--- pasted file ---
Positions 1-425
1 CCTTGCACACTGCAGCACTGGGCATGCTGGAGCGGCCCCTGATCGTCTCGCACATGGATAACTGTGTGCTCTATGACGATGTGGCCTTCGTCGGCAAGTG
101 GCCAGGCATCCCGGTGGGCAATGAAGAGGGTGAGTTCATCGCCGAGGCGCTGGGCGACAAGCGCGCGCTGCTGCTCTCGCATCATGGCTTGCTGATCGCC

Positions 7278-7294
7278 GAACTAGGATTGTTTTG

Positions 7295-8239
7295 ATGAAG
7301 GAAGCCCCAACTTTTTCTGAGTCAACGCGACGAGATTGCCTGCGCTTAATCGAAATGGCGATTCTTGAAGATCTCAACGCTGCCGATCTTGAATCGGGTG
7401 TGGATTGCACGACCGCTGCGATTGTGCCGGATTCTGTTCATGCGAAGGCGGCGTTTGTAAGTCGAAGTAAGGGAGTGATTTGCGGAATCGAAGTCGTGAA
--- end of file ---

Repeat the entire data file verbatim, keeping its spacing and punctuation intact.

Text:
Positions 1-425
1 CCTTGCACACTGCAGCACTGGGCATGCTGGAGCGGCCCCTGATCGTCTCGCACATGGATAACTGTGTGCTCTATGACGATGTGGCCTTCGTCGGCAAGTG
101 GCCAGGCATCCCGGTGGGCAATGAAGAGGGTGAGTTCATCGCCGAGGCGCTGGGCGACAAGCGCGCGCTGCTGCTCTCGCATCATGGCTTGCTGATCGCC

Positions 7278-7294
7278 GAACTAGGATTGTTTTG

Positions 7295-8239
7295 ATGAAG
7301 GAAGCCCCAACTTTTTCTGAGTCAACGCGACGAGATTGCCTGCGCTTAATCGAAATGGCGATTCTTGAAGATCTCAACGCTGCCGATCTTGAATCGGGTG
7401 TGGATTGCACGACCGCTGCGATTGTGCCGGATTCTGTTCATGCGAAGGCGGCGTTTGTAAGTCGAAGTAAGGGAGTGATTTGCGGAATCGAAGTCGTGAA